Join IACAC and YFFA for our March Madness Networking Event

Who doesn't love a little college basketball? Behind the Superbowl, it's the second most heavily-wagered on event.  And this one has all the elements of randomness that makes it so excited. How does it usually turn out? The college hoops junkies watch their brackets get blown up by upsets and somebody who knows nothing about the sport winds up taking home the trophy.

Whether you're a bracketologist or not, we want you to join us the evening of March 20th from 6 - 9 PM for an event that we are co-sponsoring with the Young Freight Forwarders of America (YFFA).  It's at the Wyndham Gardens at 2550 Landmeier Rd. in Elk Grove Village.  We're providing the appetizers and it's a cash bar.

Click here to register.

Mingle and meet your fellow freight forwarders, warehouse operators, airline reps, truckers and make some new friends and business connections.

This event is in lieu of our monthly luncheon which will be on April 8th.  Watch this space because starting in April, we're going to allow people to register and pay on line in advance of arrival at the event.  Not that we don't like seeing you all and swiping your card through our Square dongle, but you'll now be able to pay in advance.

And if you're not a member of IACAC, join now for the low rate of $50 for individual memberships and $100 for a Corporate membership for up to two members.

NUTC Executive Program Freight Transportation and Logistics

Hope you enjoy the summer, but if you relax a bit too much the next few months, attend this program in September to get back into the swing of things!

NUTC Executive Program Freight Transportation and Logistics
A specially designed executive program for professionals in both the private and public sectors looking to enhance their knowledge of freight transportation and logistics taught by both academic thought leaders and experienced practitioners.


Full details here!

IACAC Membership Roster & Member Organization Links

The IACAC membership roster for 2013 is now available on the Membership page of the website!

To protect the privacy of our members, the roster is protected by a password, which will be emailed to all active members by end of day on Friday, May 17th.  We ask that you refrain from sharing this password with anyone outside the organization.

If the password is changed, members will be notified via email.  If you lose or forget the password, please email for a reminder.

Links to our members' corporate website have also been posted on the Links page.  Please note that only members who included their organization's website on their membership enrollment form have been listed.  If you would like to add your organization's web address, please send the link to with "Add Website" in the subject line.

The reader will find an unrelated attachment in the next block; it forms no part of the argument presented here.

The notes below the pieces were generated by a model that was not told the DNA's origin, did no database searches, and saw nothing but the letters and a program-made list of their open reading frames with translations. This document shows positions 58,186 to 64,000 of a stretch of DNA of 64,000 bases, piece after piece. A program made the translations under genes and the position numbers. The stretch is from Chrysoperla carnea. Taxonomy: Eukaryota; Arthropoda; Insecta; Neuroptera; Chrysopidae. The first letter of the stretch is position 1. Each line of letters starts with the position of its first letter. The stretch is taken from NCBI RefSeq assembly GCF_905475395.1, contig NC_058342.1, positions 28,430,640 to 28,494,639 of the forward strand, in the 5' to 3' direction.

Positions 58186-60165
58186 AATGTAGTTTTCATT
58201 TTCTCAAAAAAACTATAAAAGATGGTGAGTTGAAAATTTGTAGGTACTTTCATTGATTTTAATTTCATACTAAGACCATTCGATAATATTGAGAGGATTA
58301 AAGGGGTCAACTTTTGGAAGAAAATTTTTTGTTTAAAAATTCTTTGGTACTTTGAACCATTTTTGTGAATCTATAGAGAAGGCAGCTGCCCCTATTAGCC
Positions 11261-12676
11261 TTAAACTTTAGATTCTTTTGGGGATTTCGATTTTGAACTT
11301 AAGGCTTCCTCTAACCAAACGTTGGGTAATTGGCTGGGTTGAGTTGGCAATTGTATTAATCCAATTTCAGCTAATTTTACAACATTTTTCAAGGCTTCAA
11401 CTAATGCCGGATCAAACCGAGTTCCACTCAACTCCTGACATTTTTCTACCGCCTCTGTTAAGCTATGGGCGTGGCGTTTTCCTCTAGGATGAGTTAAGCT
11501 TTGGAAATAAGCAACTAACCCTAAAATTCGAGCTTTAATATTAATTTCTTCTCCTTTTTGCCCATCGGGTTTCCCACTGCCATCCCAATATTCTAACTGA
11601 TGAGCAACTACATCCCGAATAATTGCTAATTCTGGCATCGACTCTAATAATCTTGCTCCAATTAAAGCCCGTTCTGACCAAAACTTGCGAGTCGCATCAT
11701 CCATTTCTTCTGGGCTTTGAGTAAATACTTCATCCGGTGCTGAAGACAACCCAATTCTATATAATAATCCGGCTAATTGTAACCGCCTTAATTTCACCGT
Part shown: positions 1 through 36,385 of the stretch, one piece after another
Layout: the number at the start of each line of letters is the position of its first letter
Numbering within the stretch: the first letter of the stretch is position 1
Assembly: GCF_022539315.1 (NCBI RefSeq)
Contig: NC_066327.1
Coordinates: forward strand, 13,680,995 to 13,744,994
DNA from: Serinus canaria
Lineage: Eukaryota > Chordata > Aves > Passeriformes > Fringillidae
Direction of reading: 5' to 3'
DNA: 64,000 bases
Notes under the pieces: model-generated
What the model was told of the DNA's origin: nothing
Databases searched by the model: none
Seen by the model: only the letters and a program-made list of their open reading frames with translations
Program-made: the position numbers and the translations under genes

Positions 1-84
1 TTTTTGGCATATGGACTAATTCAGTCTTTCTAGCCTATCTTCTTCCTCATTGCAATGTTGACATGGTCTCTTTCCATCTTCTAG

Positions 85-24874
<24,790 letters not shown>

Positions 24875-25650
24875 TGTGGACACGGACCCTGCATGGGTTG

Industry News: Boom Times Gone For Good?

Published: 25th April 2013

Boom times gone for good?

Shippers have permanently turned their back on airfreight as the sophistication of their supply chain grows, reveals Robert Mellin, head of supply and logistics at Ericsson.

Boom times gone for good?

Speaking at the TIACA Executive Summit in Dallas, Mellin revealed the telecommuni-cations giant had a target this year of sending 80 percent of its products by surface freight, instead of the 20 percent it used to a decade ago.

"We achieved that last week," he said. Looking around the delegates, he added: "I cannot see any smiling faces here."Over 70 percent of Ericsson's logistics spend is on airfreight, despite it only accounting for 20 percent of its volumes. "Those numbers speak to me," said Mellin. "As a shipper, you are suicidal if you do not get rid of airfreight."

He explained the source of the company's shift: the Icelandic volcanic ash cloud in 2010. "I loved that volcano. We had to go from air to surface in one day. It forced us to think differently, to look for ways to go under the cloud. It forced us to find a new solution and forced the customer to have a dialogue with us about lead times. It worked. Then we realised we could swap between different modes without constraints and that gave us flexibility to adapt to other situations."

For the full story read the 29 April issue of Air Cargo Week (Link:  April 29 ACW)

Export Documentation Course- Harper College

Harper College will be offering an Export Documentation course for credit (MKT 190 - #92099).  The course will provide students with an understanding of the procedures and necessary documentation for exporting both goods and services.  Course content covers shipping documentation as well as insurance, banking and
finance and governmental forms.

The class will meet on Tuesdays from 6:30 - 9:10pm, May 20 - July 14; fee is $326.

For more information or to register please email

Harper College, 1200 West Algonquin Road, Palatine, IL

Industry News- Potential Impact of Sequestration on CBP Operations